Consumers Are Wary
A number of senators voiced support for more radical steps. Senator Sam Brownback (R-Kan.) called for tougher action against China, given the sharp increase in imported products from that country with safety issues. "I think we should do everything we can—whether it's banning whole categories of products from coming in—until we are sure there is no lead in these products," he said. "Hit ‘em where it hurts."
Charles Margulis, communications director of the Center for Environmental Health, a consumer group based in Oakland, Calif., said he didn't believe even government-mandated standards would be enough to keep dangerous products from hitting the market. Margulis said his organization sued over 90 companies that sold lead-based jewelry in California, suits which forced statewide standards on lead content. But he's had less luck in getting the federal safety commission to develop similar standards. "The CPSC has been saying for two years they're working on a legal standard," Margulis says. "They could just copy California's."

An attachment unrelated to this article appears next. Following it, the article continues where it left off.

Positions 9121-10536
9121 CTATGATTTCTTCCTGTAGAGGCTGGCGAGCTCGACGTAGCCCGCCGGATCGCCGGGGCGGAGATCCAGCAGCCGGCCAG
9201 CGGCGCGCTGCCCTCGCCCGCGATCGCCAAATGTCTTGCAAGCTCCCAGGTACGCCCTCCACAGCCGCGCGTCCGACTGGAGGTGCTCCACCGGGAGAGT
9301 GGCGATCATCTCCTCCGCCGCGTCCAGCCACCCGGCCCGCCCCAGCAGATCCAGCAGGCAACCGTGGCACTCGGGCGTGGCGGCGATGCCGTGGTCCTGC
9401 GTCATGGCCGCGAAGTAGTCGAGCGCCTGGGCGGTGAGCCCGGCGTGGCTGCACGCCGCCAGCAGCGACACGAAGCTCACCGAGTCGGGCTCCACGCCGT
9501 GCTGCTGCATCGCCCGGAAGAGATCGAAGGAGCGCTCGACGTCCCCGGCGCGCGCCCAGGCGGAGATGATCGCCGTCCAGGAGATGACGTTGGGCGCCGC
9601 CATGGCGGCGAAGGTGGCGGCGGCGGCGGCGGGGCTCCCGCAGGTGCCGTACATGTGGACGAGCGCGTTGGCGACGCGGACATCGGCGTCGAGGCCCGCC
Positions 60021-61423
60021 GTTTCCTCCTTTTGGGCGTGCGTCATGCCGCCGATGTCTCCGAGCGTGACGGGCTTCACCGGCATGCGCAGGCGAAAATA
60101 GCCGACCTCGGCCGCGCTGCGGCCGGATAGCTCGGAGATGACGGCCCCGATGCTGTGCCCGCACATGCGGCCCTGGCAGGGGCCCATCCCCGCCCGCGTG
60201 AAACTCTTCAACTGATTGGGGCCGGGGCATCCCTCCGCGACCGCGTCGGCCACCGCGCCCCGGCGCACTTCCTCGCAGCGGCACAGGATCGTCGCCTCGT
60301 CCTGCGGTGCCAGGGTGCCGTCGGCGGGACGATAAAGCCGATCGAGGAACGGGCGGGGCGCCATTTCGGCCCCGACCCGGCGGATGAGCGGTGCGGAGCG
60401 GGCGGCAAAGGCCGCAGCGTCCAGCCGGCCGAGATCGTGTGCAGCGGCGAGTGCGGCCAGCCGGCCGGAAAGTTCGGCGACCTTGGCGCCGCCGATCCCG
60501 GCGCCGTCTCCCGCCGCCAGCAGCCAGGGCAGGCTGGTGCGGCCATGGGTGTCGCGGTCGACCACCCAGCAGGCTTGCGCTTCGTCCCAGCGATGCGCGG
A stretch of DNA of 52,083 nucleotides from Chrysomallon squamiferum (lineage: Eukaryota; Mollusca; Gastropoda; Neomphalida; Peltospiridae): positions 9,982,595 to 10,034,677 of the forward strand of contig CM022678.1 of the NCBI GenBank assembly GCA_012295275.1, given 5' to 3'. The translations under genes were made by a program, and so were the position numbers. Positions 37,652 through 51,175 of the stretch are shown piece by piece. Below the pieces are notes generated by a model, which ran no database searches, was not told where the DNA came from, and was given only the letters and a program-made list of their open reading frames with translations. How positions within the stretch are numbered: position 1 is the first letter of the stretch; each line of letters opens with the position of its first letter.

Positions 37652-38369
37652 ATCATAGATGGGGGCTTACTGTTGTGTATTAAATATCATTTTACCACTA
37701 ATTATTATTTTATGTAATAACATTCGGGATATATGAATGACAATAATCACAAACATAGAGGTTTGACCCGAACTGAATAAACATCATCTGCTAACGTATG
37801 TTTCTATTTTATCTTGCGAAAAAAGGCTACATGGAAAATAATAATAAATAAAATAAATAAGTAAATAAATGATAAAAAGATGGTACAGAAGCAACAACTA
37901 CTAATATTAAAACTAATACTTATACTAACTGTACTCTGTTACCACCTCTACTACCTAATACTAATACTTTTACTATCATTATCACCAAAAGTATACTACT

The big question for the toy industry now is not whether Santa will come but if he'll have any toys in his sleigh. Already some consumer safety advocates are urging shoppers to give clothes to kids instead of toys this holiday season. Marilyn Furer, a Chicago-area grandmother who used home-testing gear to find lead in her grandkids' lunch box and bib says she's hearing more and more from parents who are rejecting products made in China, where most of the defective items have come. "There is a definite reluctance to buy anything Chinese at this point," she says.
Linda Bolton Weiser, an Oppenheimer & Co. consumer-products analyst, issued a report on Sept. 12 suggesting the worst may be over for the toy industry, however. Although a second Congressional hearing on lead paint will occur on Sept. 19, Weiser said "additional recalls are now more unlikely." She added that government-mandated testing could even be a positive for Mattel, "if small players were driven out of the toy industry by increased regulation."